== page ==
Elizabeth Budd: Change of approach looms for asset managers

Pinsent Masons partner Elizabeth Budd examines the City regulator's plans to overhaul the asset management sector. Picture: Contributed
Pinsent Masons partner Elizabeth Budd examines the City regulator's plans to overhaul the asset management sector. Picture: Contributed
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The Financial Conduct Authority (FCA) has concluded its review of the UK’s asset management sector, publishing potential measures to improve competitiveness and increase investor protection.

The UK’s asset management industry is the second largest in the world, with around £6.9 trillion of assets under ­management. This figure includes more than £1tn managed on behalf of individual UK investors, £3tn in pension funds and other institutional investors and around £2.7tn on behalf of overseas clients.

Assessing value for money on a risk-adjusted net return is fraught with uncertainty

• READ MORE: Fund management sector needs radical shake-up, says regulator

In an interim report, published in November last year, the FCA made ­criticisms of asset management firms and others and has now set out a number of remedies.

The regulator has also made a number of recommendations aimed at investment consultants, who provide advice to pension funds and other institutional investors. These include the market study into investment platforms trailed by the FCA in its 2017/18 business plan, as well as the potential reference of the investment consultancy services market to the Competition & Markets Authority (CMA). It has also recommended that it be given regulatory oversight over these services.

Its proposed remedies, developed in consultation with the industry and investor representatives, include strengthening the duty on fund managers to act in the best interests of investors through the Senior Managers Regime. It is also proposing the introduction of a single, “all-in” fee for investment management services.

• READ MORE: Martin Flanagan: Shining a spotlight on fund management

The FCA will consult on some of its ­proposed remedies, which include governance and technical changes, until 28 September. It is also consulting (until 26 July) on its provisional decision to reject the undertakings in lieu of a reference that were offered and refer the investment consultancy services to CMA for a market investigation.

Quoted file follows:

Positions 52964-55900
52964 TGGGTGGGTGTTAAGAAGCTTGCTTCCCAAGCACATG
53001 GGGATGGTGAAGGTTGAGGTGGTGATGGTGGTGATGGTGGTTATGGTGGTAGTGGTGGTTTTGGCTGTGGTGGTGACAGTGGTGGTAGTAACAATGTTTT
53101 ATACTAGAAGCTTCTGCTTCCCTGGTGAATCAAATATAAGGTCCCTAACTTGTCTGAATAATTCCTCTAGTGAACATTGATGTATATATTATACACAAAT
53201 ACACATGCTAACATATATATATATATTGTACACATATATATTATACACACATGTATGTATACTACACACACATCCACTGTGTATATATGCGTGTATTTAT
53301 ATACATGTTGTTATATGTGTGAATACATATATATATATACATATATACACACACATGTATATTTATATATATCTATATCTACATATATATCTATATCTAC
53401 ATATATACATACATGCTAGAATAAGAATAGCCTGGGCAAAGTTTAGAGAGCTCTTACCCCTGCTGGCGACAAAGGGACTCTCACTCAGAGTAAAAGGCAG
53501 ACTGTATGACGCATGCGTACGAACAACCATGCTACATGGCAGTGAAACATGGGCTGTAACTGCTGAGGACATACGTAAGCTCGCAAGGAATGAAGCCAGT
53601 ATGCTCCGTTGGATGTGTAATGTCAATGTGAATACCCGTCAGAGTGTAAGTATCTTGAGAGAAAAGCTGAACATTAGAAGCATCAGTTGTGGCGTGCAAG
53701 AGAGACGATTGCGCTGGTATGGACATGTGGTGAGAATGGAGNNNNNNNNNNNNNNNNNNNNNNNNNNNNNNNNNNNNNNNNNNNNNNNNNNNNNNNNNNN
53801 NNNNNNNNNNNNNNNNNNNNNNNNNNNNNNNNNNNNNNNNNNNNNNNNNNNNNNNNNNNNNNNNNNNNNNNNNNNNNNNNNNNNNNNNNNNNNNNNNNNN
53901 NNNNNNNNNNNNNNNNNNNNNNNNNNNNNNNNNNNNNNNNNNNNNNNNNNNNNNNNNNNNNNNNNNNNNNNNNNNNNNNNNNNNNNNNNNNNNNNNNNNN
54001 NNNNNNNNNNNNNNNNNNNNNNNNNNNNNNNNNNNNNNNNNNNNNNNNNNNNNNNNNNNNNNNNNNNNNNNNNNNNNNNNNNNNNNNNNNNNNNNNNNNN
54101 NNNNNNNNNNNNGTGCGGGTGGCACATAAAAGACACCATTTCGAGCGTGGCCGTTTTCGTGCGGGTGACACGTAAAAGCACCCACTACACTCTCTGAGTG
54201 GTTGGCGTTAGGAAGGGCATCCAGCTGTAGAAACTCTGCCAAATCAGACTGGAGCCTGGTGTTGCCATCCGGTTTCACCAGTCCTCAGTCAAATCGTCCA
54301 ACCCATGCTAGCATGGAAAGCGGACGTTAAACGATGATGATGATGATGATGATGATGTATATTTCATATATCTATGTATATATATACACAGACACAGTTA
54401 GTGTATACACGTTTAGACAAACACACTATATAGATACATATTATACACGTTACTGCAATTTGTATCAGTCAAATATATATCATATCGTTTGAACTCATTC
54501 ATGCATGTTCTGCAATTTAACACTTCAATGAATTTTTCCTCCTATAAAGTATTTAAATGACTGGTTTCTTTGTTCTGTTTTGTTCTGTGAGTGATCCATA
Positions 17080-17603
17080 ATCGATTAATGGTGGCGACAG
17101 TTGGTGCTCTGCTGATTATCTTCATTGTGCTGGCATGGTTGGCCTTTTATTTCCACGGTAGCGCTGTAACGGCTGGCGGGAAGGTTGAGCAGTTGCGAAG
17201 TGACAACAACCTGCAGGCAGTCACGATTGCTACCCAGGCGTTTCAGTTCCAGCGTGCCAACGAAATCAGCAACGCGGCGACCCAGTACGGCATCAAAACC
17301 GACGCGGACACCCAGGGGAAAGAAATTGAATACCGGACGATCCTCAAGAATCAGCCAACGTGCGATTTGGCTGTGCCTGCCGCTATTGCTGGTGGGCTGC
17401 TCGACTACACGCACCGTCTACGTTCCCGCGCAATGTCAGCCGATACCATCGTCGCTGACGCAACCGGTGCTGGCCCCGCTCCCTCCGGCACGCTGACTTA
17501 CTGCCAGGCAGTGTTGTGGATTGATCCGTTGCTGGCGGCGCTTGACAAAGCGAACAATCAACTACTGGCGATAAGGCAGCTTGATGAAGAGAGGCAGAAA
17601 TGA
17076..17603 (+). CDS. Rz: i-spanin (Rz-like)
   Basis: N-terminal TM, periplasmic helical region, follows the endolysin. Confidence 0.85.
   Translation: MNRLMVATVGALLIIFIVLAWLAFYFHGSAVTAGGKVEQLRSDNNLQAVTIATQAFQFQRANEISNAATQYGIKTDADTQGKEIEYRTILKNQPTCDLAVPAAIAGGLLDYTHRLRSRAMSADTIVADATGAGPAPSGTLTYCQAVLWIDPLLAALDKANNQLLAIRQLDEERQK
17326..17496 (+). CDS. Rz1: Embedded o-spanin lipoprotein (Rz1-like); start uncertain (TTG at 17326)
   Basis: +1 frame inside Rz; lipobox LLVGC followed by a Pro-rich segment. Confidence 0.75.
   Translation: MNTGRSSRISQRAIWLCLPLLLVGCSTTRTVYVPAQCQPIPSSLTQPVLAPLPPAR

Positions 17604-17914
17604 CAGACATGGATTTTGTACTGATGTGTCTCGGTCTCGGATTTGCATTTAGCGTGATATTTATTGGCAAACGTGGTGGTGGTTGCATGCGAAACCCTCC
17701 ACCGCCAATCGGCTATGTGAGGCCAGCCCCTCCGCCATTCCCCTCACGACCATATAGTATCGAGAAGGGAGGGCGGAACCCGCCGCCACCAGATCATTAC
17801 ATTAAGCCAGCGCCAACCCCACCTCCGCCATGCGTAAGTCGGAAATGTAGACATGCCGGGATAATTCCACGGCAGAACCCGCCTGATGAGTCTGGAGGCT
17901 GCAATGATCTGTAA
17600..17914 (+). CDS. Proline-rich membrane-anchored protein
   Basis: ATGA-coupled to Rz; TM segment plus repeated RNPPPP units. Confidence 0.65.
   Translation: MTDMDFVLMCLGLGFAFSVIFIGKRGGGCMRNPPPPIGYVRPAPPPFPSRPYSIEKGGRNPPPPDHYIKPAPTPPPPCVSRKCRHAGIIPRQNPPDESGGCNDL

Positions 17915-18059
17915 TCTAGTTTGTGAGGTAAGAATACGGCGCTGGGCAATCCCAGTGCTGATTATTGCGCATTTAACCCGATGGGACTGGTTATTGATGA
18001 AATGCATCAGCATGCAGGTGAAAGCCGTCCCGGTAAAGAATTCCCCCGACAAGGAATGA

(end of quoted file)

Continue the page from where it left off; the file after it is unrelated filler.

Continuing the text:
Some of the remedies the FCA proposed do not require consultation, others will require further consultation as a result of the EU’s recast Markets in Financial Instruments Directive (MiFID II), which comes into force on 3 January 2018.

A CMA market investigation takes 18 months, which can be extended by six months. But it must be stressed that if a market investigation was to proceed it would not be an investigation into any individual firms’ potential infringement of competition law; it would rather be ­market-wide and seek to determine whether competition is working well ­within a ­market.

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FCA chief executive Andrew Bailey has said the comprehensive package of reforms would make competition work better and help both retail and institutional investors to make their money work better for them. The report also rightly notes that some of the interim findings are already being addressed by developments at European ­level, such as MiFID II.

The proposal to extend the Senior Managers and Certification Regime (SM&CR) to investment managers has been in the pipeline for some time.

The requirement to act in the best interests of investors in fact sits in the UCITS Directive, AIFMD and MiFID II and the way in which that concept is to be understood is developing, but there has been a clear move towards making this centre stage.

It is perhaps logical that the FCA would ­propose this step. However, assessing value for money on a risk-adjusted net return is fraught with uncertainty and it can be expected that investment managers will want a lot more clarity around what this means.

The regulator is expecting to see a change in approach, and demonstrating the proper approach will become much more important. The SM&CR extension will concentrate ­individuals’ minds on their own areas of responsibility and bring home the personal nature of decision-making.

Elizabeth Budd is partner and financial services regulatory specialist at legal firm Pinsent Masons

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